Two former traders at UBS were charged in the U.S. on Wednesday with conspiring to manipulate a key global interest rate as officials around the world reached a $1.5 billion settlement with the bank.

The former traders, Tom Alexander William Hayes, 33 years old, of England, and Roger Darin, 41, of Switzerland, were both charged with conspiracy, the Department of Justice said. Mr. Hayes was also charged with wire fraud and price fixing.

UBS’s unit in Japan pleaded guilty to fraud and admitted that it manipulated the London Interbank Offered Rate, or Libor, officials said.

U.S., U.K. and Swiss authorities alleged a vast conspiracy led by UBS to rig interest rates tied to trillions of dollars in loans and other financial products, indicating the practice was far more pervasive than previously known.

UBS agreed to pay about $1.5 billion to settle charges against the Swiss bank, and a unit in Japan where much of the wrongdoing occurred pleaded guilty to criminal fraud. U.S. prosecutors also filed criminal conspiracy charges against two former UBS traders allegedly at the heart of the scheme.

UBS acknowledged the regulators’ charges. “We are taking responsibility for what happened,” UBS Chief ExecutiveSergio Ermotti said in an interview. He said all employees with any connection to the scandal have left UBS, including 36 over the past year. As a result of the fine, the bank expects to report a loss for the fourth quarter of up to 2.5 billion Swiss francs ($2.7 billion).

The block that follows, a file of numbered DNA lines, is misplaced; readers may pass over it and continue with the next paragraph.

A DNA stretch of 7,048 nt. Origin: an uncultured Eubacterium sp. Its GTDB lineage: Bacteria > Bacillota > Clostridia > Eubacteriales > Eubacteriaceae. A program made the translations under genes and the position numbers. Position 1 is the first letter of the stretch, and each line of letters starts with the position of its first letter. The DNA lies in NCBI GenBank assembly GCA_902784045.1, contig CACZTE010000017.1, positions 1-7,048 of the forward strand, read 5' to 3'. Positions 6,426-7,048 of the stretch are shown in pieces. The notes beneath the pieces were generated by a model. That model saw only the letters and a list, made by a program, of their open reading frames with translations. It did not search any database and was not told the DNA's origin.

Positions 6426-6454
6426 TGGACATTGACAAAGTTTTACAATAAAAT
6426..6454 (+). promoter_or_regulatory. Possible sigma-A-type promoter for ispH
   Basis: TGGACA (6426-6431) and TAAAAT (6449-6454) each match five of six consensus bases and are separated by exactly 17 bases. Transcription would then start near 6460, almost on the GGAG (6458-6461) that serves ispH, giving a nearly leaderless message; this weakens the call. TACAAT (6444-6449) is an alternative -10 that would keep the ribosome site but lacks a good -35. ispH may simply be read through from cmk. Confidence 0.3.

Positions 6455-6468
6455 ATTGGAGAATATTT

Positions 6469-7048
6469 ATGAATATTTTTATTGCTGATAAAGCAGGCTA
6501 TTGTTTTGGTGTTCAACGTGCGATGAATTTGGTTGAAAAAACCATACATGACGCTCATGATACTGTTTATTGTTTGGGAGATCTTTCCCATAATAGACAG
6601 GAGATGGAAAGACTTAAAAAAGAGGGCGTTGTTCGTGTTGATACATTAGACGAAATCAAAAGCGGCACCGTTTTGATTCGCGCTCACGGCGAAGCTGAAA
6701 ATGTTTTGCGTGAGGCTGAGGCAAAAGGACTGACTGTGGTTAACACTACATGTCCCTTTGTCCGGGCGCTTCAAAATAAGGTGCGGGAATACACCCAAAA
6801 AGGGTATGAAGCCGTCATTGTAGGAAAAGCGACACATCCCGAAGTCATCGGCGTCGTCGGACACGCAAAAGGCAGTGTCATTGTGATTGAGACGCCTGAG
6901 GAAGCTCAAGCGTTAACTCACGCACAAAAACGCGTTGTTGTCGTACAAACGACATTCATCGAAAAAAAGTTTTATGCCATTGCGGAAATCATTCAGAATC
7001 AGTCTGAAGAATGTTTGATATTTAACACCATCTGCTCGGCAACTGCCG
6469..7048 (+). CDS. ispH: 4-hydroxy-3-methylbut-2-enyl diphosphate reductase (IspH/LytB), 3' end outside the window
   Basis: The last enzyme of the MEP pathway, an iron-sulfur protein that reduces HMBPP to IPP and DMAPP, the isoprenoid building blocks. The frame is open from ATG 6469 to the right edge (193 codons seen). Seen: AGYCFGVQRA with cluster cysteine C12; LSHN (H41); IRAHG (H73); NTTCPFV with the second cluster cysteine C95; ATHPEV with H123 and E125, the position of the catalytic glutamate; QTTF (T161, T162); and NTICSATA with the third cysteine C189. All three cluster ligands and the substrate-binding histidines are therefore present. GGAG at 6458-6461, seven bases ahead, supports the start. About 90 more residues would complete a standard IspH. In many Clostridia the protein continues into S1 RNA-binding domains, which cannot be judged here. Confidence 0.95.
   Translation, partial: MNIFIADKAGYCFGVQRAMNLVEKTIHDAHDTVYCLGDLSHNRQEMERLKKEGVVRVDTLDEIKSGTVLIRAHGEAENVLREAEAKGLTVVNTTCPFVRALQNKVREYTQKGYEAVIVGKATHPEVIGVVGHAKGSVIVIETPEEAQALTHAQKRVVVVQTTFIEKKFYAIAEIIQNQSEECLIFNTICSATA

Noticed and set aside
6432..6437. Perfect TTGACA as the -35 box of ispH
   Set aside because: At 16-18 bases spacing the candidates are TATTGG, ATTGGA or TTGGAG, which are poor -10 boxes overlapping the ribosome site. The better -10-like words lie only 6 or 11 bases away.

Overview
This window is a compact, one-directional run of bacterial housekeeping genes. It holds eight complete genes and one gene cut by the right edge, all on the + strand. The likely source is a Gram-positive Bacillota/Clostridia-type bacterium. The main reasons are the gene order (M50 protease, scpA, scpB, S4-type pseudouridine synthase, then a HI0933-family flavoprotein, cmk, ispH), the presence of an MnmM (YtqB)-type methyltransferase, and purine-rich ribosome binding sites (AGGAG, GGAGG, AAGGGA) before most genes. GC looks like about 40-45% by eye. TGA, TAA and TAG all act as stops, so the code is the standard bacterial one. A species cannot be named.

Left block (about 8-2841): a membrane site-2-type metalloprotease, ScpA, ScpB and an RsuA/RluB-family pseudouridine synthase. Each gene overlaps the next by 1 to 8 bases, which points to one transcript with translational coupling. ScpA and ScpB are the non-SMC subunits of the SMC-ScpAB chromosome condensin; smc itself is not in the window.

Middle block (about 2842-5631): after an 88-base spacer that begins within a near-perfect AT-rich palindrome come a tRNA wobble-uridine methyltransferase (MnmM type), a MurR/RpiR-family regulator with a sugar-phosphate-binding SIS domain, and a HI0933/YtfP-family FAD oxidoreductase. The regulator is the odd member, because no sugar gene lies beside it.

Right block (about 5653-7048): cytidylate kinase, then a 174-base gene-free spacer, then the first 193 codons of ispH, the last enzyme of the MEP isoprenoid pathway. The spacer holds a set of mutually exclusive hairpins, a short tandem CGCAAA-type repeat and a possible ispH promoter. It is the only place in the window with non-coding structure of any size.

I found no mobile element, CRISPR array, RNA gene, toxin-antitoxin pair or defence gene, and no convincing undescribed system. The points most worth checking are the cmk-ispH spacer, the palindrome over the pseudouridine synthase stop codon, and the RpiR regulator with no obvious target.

Regulators described the alleged illegality as “epic in scale,” with dozens of traders and managers in a UBS-led ring of banks and brokers conspiring to skew interest rates to make money on trades. The six-year effort “seriously compromised” the integrity of financial markets, said the U.S. Commodity Futures Trading Commission.

Traders openly boasted to each other about their prowess at moving the influential rates up or down at their whims. “Think of me when yur on yur yacht in Monaco,” one broker said in an electronic chat in 2009 with the UBS trader at the center of the alleged conspiracy, according to the Justice Department. The broker congratulated the trader on “getting bloody good” at rate-rigging, regulators said.

The ringleader, who wasn’t named in the settlement documents, was 33-year-old Thomas Hayes, according to people familiar with the investigation. Mr. Hayes was charged separately by U.S. prosecutors Wednesday, along with another former UBS trader, 41-year-old Swiss national Roger Darin. Neither Mr. Hayes nor Mr. Darin could be reached for comment Wednesday.

Mr. Hayes, a star trader who made nearly $260 million for the Swiss bank in the three years he worked there between 2006 and 2009, was open about his rate-rigging, prosecutors said. Libor “is too high cause I have kept it artificially high,” he allegedly boasted in an electronic chat in 2007.